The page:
He's still got it. Irving Berlin, composer of Face the Music
He's still got it. Irving Berlin,
composer of Face the Music
Mel Miller, who produces the series of musicals-in-concert at the East 14th Street Y called Musicals Tonight!, has the faith of a child. That's a compliment: Miller's confidence in the healing, restorative powers of old-style musical comedy is absolute--and he does it all without orchestra, sets, costumes, or campy Chinese chorus boys singing "Mammy" with supertitles. With one piano, a handful of rehearsals, eager young casts, and a frankly frowzy performing space just outside Alphabet City, he revives musicals that haven't been seen in New York in decades. (The most recent offering, Harold Rome's That's the Ticket, never even made it to New York in its original incarnation). Never mind that the books are often silly and/or dated, the scores long forgotten, the original performers irreplaceable; just read the lines and sing the songs as written, Miller believes, and wonderful things will happen. And by God, he's often right.

Miller's latest selection, Face the Music, was only a mild hit in 1932, a Moss Hart-Irving Berlin satire that got its thunder stolen by that season's superior Of Thee I Sing. Hart had recently co-written Once In a Lifetime, but in this, his first big musical comedy, he hewed firmly to the double standard of the time: A straight play had to have three-dimensional characters and a plausible plot but a musical comedy libretto could squeak by on types, ludicrous situations, and gags. So we get a raft of Depression-era one-liners on the order of "My stockbroker put me on a crash diet" and "I have a cousin in the stock exchange, but we never talk about it." There's a story, too, of sorts: A down-on-his-luck Broadway producer gets the New York Police Department to back his girly revue Rhinestones of 1932, promising that it will flop (sound familiar?) and thereby offer a place where all their graft money--the same kind of dough contained in the "little tin boxes" celebrated in Fiorello!--can disappear. The show indeed flops but, when an investigation is ordered and the cops need to recover the cash, the producer turns it into a hit by smutting it up; as pointed out in one of Berlin's felicitous couplets, "having girls with no apparel / Is how Carroll gets by." (Earl Carroll's Vanities revues were noted for their female nudity.)

So, Urinetown it's not. But, Of Thee I Sing not withstanding, 1932 audiences didn't go to musicals for ingenious satire; they wanted sumptuous productions, brilliant choreography, delightful performers, and great songs. Forgetting the sumptuousness (you won't find it here) and choreography (Thomas Mills's dances are mostly limited to kicks and bead-twirling), this vest-pocket Face the Music stacks up most satisfyingly. Berlin's score, with cut songs restored, boasts two classics ("Soft Lights and Sweet Music" and "Let's Have Another Cup of Coffee") and much more that's lilting, clever, or otherwise intriguing. One real discovery is "Torch Song," a wicked send-up of Helen Morgan weepers, nicely delivered here by Cynthia Collins and ripe for rediscovery by enterprising cabaret singers. "Well of All the Rotten Shows," the Act II opener, has the audience dissing Rhinestones à la the opening number in The Producers; "The Drinking Song" is a boisterous toast to the Volstead Act; "My Beautiful Rhinestone Girl" thumbs its nose at hoary, here-come-the-girls numbers like Berlin's own "A Pretty Girl Is Like a Melody"; and "Manhattan Madness," though it has little to do with the plot, is a brilliant, Gershwinesque distillation of the clamor of the city. But Berlin saves the best for last: "Investigation," a 12-minute opera-comique finale that reprises and restates old themes, introduces new ones, wraps up the plot, and brings in a Threepenny Opera-style deus ex machina to usher in the happy ending. You didn't know he had it in him? Well, the old boy was full of surprises.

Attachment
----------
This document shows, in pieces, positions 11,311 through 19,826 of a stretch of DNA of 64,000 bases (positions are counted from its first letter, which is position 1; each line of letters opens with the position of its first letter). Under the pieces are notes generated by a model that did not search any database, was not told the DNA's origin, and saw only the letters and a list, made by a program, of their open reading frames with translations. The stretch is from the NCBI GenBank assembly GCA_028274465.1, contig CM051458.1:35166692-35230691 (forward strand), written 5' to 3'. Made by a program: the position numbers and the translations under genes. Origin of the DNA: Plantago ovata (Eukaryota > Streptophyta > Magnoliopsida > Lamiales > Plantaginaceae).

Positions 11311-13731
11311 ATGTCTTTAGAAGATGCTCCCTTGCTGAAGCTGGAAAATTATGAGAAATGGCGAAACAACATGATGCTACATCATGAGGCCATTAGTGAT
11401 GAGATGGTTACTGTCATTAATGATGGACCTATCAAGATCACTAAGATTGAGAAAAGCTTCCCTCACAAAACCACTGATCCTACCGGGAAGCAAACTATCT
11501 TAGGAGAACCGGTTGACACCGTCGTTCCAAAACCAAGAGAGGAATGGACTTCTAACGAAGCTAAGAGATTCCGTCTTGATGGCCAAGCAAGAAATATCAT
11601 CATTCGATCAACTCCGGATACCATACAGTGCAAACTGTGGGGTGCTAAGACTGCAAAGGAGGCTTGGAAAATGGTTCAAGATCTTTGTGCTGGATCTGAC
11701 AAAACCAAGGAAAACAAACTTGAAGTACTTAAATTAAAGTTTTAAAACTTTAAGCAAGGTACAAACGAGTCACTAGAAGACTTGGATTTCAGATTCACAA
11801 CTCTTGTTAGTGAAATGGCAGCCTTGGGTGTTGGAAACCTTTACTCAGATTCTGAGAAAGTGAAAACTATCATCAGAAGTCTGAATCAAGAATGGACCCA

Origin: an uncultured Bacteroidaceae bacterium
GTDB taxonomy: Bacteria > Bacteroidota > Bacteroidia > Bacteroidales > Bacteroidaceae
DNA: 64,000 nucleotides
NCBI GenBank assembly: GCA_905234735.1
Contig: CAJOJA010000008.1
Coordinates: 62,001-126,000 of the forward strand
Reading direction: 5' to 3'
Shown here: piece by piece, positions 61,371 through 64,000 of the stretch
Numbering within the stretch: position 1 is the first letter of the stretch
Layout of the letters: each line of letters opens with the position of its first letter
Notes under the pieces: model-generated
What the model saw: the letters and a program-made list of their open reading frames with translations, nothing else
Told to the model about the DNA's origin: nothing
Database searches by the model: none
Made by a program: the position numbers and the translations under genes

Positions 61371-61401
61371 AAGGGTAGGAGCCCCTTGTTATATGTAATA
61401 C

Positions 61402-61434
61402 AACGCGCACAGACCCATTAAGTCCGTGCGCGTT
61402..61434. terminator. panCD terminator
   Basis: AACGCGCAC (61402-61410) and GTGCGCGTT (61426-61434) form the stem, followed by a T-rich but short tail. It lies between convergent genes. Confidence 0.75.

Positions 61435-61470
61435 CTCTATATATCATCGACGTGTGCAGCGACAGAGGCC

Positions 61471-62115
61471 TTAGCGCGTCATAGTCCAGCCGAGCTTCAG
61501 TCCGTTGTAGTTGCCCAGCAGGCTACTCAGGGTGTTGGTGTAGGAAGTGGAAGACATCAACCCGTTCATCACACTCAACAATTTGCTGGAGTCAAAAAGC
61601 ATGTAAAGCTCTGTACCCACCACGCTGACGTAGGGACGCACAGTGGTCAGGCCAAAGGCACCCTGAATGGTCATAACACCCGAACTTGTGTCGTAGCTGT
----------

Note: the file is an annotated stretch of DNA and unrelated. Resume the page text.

Moss Hart
Moss Hart
Musicals Tonight! always comes through in presenting new talent, and I suggest you hurry down to East 14th Street to be knocked out by a young lady named Vanessa Lemonides. Playing "Pickles," the sarcastic half of a moth-eaten song-and-dance team, this dark soubrette with a Louise Brooks bob socks across her comedy lines, dances well, and, best of all, rings out a couple of second-rate Berlin numbers in a mesmerizing and truly weird contralto. (It's a voice quality similar to Helen Gallagher's, but even Gallagher didn't have this lung power. And let it be added, to avoid misunderstanding, that second-rate Berlin is equivalent to top-drawer work from just about anyone else.)

The rest of the cast members are capable or better, though the obligatory young lovers, played by Julian Dean and Nanne Puritz, sing smoothly but never look terribly interested in each other. Virginia Seidel, in the Mary Boland/Helen Broderick/Alice Brady role of a dithering society lady, has a sweet presence and gets to warble a novelty number about a Swedish nudist colony. And Randall Frizado, the Max Bialystock of the piece, proves to have a belt as big as his considerable belt size.

That moldy Hart book does get in the way, and the vintage pop-culture references are many, so you might prepare to face Face the Music by boning up on 1930s history. The Seabury Hearings were a series of Tammany Hall trials, Jane Cowl a fabled stage actress, Julian Eltinge the grandma of all modern female impersonators, and Percy Hammond an unctuous New York theater critic. Hart has fun taking swipes at these and other personages, and 1932 audiences must have giggled along; present-day theatergoers must settle for fine songs, fresh faces, and the benevolent, cheerful, laugh-at-your-troubles attitude that once defined musical comedy. If that's not a fine recipe for a late spring evening's entertainment, I don't know what is.